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Clerides determined to continue peace talks
2002-12-23 14:51:15

by Kyriakos Tsioupras -- London, Dec 23 (CNA) -- Cyprus President Glafcos Clerides is determined that peace talks on Cyprus must continue with a view to pursue a just and viable settlement by February 28, Government Spokesman Michalis Papapetrou has said.

Speaking to London Greek Radio (LGR), Papapetrou said that after yesterday's statements by Turkish Cypriot leader Rauf Denktash President Clerides is not very optimistic.

In an interview with Turkish daily ''MILLIYET'' Denktash said he objects to the territorial adjustments suggested in a UN peace plan, he opposes the proposed system for the presidency of the state of Cyprus and does not favour the return of Greek Cypriot refugees to their homes, in the areas of the Republic occupied by Turkey for the past 28 years, which are destined to be returned to Greek Cypriot administration, under the UN plan.|

Denktash also said that if there is no agreement by February 28 he would bring a new proposal to the EU, suggesting that the 15-nation bloc signs an ''agreement'' with the Turkish Cypriot regime, which no state but Turkey recognises, to enable the self-styled regime to join the EU the same time as Turkey.

Referring to a proposed visit to Cyprus by Greek Prime Minister Costas Simitis, Papapetrou said that ''it will offer a good chance to plan the next moves of the Greek Cypriot side.''

Papapetrou said that Simitis had expressed his wish to visit Cyprus a long time ago and said that the Greek premier ''is most welcomed.''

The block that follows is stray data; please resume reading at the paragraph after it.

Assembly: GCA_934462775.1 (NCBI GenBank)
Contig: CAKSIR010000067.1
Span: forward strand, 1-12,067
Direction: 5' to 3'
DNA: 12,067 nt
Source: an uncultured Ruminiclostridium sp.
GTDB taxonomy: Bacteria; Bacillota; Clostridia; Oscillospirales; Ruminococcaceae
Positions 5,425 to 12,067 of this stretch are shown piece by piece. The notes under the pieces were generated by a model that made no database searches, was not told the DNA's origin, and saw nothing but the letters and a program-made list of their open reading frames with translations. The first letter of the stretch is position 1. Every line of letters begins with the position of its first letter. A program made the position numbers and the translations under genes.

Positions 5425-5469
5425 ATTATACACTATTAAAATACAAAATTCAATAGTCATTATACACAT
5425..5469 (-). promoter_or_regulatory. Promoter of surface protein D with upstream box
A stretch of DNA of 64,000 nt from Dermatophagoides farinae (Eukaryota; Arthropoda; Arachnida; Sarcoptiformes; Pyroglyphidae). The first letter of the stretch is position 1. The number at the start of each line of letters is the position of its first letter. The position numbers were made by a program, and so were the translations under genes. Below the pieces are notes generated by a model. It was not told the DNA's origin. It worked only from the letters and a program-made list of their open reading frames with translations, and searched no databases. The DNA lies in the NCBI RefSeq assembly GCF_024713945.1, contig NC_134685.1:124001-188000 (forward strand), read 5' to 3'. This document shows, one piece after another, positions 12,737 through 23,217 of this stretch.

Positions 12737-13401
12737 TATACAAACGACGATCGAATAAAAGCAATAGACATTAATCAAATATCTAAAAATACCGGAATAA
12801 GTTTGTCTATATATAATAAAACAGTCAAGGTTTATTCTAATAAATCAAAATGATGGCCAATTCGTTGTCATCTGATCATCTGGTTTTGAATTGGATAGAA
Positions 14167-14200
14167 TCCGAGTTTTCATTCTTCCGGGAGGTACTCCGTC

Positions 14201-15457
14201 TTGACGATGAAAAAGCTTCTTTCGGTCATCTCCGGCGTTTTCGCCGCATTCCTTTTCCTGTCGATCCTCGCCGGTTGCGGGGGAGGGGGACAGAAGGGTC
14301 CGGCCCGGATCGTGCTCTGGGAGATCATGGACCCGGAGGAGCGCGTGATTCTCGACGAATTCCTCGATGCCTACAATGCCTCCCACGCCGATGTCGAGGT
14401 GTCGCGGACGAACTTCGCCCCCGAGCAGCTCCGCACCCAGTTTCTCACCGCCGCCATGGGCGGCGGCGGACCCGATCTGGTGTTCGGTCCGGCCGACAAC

''It will be a chance for Cyprus to express to Mr. Simitis and to Greece its gratitude for the major help towards our accession to the EU,'' he added.

Simitis told a press conference during the EU summit earlier this month that he intends to visit the island in April next year, as president of the European Council (Greece assumes the EU six monthly rotating presidency on January 1).

Replying to questions in relation to February's presidential elections, bearing in mind Simitis' remarks on the matter, Papapetrou said that Simitis believes that it would be detrimental for the Greek Cypriots to send the message that they are now engaged in the elections and not in the peace process to find a negotiated settlement.

''That is why I hope that political parties will show the necessary responsibility and avoid sending such a message,'' Papapetrou added.

Simitis had said he has nothing to do with the elections in Cyprus but called for careful thought.

Cyprus was invited by the European Council in Copenhagen to join the EU along with other nine countries.

It has been divided since 1974 when Turkish troops invaded and occupied 37% of its territory.

UN Secretary General Kofi Annan is pursuing efforts to bring about a settlement of the Cyprus problem by the end of February 2003, on the basis of his revised proposals presented to the Greek and Turkish Cypriot sides on December 10.


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